• OUR LADY of CZĘSTOCHOWA: st Sigismund parish church, Słomczyn, Poland; source: own collectionOUR LADY of CZĘSTOCHOWA
    st Sigismund parish church, Słomczyn, Poland
    source: own collection
link to OUR LADY of PERPETUAL HELP in SŁOMCZYN infoSITE LOGO

st Sigismund
Roman Catholic parish
05-507 Słomczyn
85 Wiślana str.
Konstancin deanery
Warsaw archdiocese
Poland

  • st SIGISMUND: st Sigismund parish church, Słomczyn, Poland; source: own collectionst SIGISMUND
    st Sigismund parish church, Słomczyn, Poland
    source: own collection
  • st SIGISMUND: XIX c., feretory, st Sigismund parish church, Słomczyn, Poland; source: own collectionst SIGISMUND
    XIX c., feretory
    st Sigismund parish church, Słomczyn, Poland
    source: own collection
  • st SIGISMUND: XIX c., feretory, st Sigismund parish church, Słomczyn, Poland; source: own collectionst SIGISMUND
    XIX c., feretory
    st Sigismund parish church, Słomczyn, Poland
    source: own collection
  • st SIGISMUND: XIX c., feretory, st Sigismund parish church, Słomczyn, Poland; source: own collectionst SIGISMUND
    XIX c., feretory
    st Sigismund parish church, Słomczyn, Poland
    source: own collection
  • st SIGISMUND: XIX c., feretory, st Sigismund parish church, Słomczyn, Poland; source: own collectionst SIGISMUND
    XIX c., feretory
    st Sigismund parish church, Słomczyn, Poland
    source: own collection

LINK to Nu HTML Checker

WHITE BOOK
Martyrology of the clergy — Poland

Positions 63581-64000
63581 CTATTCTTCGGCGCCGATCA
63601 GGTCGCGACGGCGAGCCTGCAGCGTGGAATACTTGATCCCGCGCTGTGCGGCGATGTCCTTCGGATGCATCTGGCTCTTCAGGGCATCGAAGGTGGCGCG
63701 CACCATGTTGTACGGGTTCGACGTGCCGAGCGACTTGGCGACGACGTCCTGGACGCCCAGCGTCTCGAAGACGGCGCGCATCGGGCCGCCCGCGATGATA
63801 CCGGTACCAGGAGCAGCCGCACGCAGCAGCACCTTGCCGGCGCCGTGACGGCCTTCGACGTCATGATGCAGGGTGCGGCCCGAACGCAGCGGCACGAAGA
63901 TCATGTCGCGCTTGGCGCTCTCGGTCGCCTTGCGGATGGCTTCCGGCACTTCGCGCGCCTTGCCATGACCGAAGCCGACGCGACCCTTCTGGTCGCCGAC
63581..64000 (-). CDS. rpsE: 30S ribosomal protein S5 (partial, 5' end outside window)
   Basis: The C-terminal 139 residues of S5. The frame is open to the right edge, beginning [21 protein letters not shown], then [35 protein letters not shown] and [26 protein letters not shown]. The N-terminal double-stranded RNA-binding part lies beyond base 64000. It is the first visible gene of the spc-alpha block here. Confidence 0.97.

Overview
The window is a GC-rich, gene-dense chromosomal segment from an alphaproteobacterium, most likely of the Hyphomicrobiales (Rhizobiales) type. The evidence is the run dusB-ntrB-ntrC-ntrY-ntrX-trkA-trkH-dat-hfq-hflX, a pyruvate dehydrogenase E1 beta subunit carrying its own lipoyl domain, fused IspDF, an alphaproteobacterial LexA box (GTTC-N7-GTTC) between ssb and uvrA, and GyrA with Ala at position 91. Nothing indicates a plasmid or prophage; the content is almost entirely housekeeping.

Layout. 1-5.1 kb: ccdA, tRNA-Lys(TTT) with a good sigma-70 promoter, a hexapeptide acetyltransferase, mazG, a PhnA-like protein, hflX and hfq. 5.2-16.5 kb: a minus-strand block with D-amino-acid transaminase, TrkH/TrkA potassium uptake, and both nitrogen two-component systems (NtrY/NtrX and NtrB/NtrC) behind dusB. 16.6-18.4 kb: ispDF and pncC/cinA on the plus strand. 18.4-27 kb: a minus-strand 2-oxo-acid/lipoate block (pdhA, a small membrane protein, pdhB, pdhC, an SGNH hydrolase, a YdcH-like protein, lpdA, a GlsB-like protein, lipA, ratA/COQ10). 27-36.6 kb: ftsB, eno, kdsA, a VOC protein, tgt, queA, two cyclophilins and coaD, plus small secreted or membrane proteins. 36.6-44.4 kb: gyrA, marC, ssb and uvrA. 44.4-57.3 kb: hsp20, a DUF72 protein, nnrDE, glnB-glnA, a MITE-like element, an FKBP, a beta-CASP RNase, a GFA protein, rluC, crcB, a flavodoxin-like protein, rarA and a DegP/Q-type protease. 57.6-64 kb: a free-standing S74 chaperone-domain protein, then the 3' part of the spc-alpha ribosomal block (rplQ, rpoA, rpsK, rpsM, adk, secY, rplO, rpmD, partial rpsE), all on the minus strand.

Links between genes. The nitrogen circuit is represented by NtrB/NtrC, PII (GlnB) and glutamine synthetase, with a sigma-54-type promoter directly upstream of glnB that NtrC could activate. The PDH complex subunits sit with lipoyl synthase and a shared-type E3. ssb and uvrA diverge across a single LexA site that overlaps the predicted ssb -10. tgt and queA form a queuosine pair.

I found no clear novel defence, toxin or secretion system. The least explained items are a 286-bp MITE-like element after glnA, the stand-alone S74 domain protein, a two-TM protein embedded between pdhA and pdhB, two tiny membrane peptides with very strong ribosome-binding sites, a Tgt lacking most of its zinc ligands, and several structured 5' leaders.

XX century (1914 – 1989)

personal data

review in:

link do KARTY OSOBOWEJ - POLSKA WERSJA
  • WILKANS Julian - 08.1936, Poznań, source: www.audiovis.nac.gov.pl, own collection; CLICK TO ZOOM AND DISPLAY INFOWILKANS Julian
    08.1936, Poznań
    source: www.audiovis.nac.gov.pl
    own collection
  • WILKANS Julian - 08.1932, Poznań, source: www.audiovis.nac.gov.pl, own collection; CLICK TO ZOOM AND DISPLAY INFOWILKANS Julian
    08.1932, Poznań
    source: www.audiovis.nac.gov.pl
    own collection
  • WILKANS Julian - 04.10.1931, Biedrusko, source: www.audiovis.nac.gov.pl, own collection; CLICK TO ZOOM AND DISPLAY INFOWILKANS Julian
    04.10.1931, Biedrusko
    source: www.audiovis.nac.gov.pl
    own collection
  • WILKANS Julian - 19.11.1930, Poznań, source: audiovis.nac.gov.pl, own collection; CLICK TO ZOOM AND DISPLAY INFOWILKANS Julian
    19.11.1930, Poznań
    source: audiovis.nac.gov.pl
    own collection
  • WILKANS Julian - 01.1931, Poznań, source: audiovis.nac.gov.pl, own collection; CLICK TO ZOOM AND DISPLAY INFOWILKANS Julian
    01.1931, Poznań
    source: audiovis.nac.gov.pl
    own collection

surname

WILKANS

forename(s)

Julian

  • WILKANS Julian - Commemorative plaque, cathedral, Gniezno; source: thanks to Mr. Jerzy Andrzejewski's kindness, own collection; CLICK TO ZOOM AND DISPLAY INFOWILKANS Julian
    Commemorative plaque, cathedral, Gniezno
    source: thanks to Mr. Jerzy Andrzejewski's kindness
    own collection